A month, ok – maybe two ago, we asked you to take a driver buying survey. We were looking for some insight, not only into what driver made it into your bag, but also about the other drivers you demoed, where you ultimately purchased your driver, and whether or not you were custom fitted.
While I think most of us are genuinely interested in what our peer’s play (and how much they spent on it), there’s no doubt in my mind that the manufacturers are going to be taking a close look at this one to better understand your buying habits. As always, I’ve provided my thoughts on the information you’ve provided.
More than 6700 of you completed the survey (6734 to be precise). Thanks for your feedback, and now let’s get to it.
The Basic Demographic Data
The results are consistent with our previous surveys. We’ve got ourselves a gentle little bell curve here with just a bit under 60% of our readers falling in the 6-15 range, which we can safely describe as the wheelhouse of the golf equipment industry.
Slightly disheartening though not particularly surprising. We will persevere.
Not as clean a curve as our index question, but our readers are reasonably representative of the market as a whole. It’s hard to imagine you’d find this sort of spread in many other sports.
With that out of the way, let’s get to the good stuff.
The Meaty Part of the Survey
The MyGolfSpy reader is typically a gearhead, so it’s not even a little surprising that the majority of you replace your drivers every 1-3 years (with 2-3 years being the most common response). Across the entire population of golfers, 4-5 years is likely closer to the average, but what’s the fun in that?
To a degree, I suppose this speaks to pre-conceived notions or perhaps even bias. We all have brands we like and brands we don’t. Sometimes those feelings are driven by performance, sometimes by the cool factor, and sometimes seemingly for no reason at all. All of the above are likely in play here.
Callaway and TaylorMade have had a near duopoly on the driver market for more than a decade. PING has released several strong performers over the years, and Titleist has always had its audience. Basically, this all makes perfect sense.
It’s also not a shock to learn that Cobra lives in a kind of a middle ground between the industry leaders and the challenger brands.
Among those of you who selected Other, the most frequently mentioned brands were Nike and Adams. Let’s take a quiet moment to remember both.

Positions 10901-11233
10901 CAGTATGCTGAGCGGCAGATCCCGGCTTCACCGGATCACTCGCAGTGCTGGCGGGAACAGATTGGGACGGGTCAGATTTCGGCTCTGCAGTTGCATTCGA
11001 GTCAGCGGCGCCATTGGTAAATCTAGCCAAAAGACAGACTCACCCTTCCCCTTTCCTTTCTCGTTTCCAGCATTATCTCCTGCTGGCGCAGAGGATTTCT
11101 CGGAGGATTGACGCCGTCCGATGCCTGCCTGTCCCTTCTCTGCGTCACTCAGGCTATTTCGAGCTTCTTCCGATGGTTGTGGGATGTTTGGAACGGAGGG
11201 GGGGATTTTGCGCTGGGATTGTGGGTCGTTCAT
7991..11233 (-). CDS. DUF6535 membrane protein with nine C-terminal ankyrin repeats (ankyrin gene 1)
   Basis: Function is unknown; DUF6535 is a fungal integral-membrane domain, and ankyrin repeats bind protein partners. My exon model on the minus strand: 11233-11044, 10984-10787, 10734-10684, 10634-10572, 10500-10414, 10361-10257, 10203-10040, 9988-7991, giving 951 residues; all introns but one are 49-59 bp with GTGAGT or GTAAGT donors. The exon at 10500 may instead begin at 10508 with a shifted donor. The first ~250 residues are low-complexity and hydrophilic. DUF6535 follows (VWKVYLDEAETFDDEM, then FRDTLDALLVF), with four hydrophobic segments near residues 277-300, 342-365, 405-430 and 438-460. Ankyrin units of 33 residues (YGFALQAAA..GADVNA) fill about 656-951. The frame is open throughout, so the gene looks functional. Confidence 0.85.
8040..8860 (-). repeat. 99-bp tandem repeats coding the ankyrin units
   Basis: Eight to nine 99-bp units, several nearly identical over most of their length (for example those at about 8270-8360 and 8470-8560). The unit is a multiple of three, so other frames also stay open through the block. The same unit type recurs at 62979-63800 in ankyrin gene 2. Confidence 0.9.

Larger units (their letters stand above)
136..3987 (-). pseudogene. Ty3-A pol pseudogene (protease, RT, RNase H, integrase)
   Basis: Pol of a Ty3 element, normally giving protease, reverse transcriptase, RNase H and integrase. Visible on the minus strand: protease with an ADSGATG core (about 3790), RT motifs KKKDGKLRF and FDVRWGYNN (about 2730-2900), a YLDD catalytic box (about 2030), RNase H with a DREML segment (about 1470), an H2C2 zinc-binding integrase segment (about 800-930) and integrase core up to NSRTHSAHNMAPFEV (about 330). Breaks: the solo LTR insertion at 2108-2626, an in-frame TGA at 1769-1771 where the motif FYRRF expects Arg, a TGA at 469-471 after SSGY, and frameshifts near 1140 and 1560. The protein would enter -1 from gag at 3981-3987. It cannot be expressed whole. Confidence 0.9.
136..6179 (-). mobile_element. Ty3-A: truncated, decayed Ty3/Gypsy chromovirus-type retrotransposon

Honma, Wishon, Air Force One, and Bobby Jones were also among the names listed.
In the parlance of Callaway Golf, we’ve got ourselves a Mongolian reversal of sorts. Among respondents, Callaway was the brand purchased most frequently, followed closely by PING and TaylorMade. It’s also noteworthy that Cobra jumped from 6.76% as a preferred brand to 11.49% as the brand purchased. Titleist was nearly level.
Among the challenger brands, a few – notably Srixon, Mizuno, and Tour Edge – while not approaching the leaders were purchased at higher rates than the responses to the previous question would lead us to expect.
This is, arguably, the most intriguing question in this survey as it speaks to the chasm between the industry’s haves and its have-nots. Any small/challenger brand will tell you that the biggest hurdle it has to clear in any club buying or demo situation is finding its way into the conversation.
If you don’t try it, you probably won’t buy it. Reworded – it’s not a lack of performance; it’s a lack of opportunity.
There a multitude of factors in play, but one can’t help but think that part of the reason why, as an example, Callaway drivers were purchased more than 25x more frequently than Wilson drivers by our readers is that Callaway is included in that initial conversation (the demo set) significantly more often.
Simply put, the overwhelming majority of you try Callaway drivers, you try TaylorMade drivers, and PING drivers, and Titleist drivers a good bit of the time as well. By the time we get to Cobra, the demo rate is dropping precipitously. The next step down to Mizuno, Srixon, and even NONE is a big one, and it significantly limits the sales opportunities for smaller brands, regardless of whether or not they can match or exceed the performance of the leaders.
A good bit of this can be traced to the obvious. You guys are gearheads, and gearheads want the new stuff. That said, I’m surprised by the relatively low percentage of you who buy used, and I suspect that number is higher in the world beyond the boundaries of MyGolfSpy.
On any story about a new club release, we get a few comments from readers who tell us they’ll wait and pick it up at a discount next year. For better or worse, the days of discounting (at least rapid discounting) are largely over. Manufacturers prefer you buy the newest models, and they’re putting considerable effort into ensuring that’s the case. The 6-month release cycle is gone, and as manufacturers have become more responsible with inventory management, slash and burn pricing has gone the way of the 907 D1. With plenty of patience, there are still good deals to be had, but generally, prices only get cut when a new model is on the way, which helps to explain why nearly 60% of you bought the latest and greatest.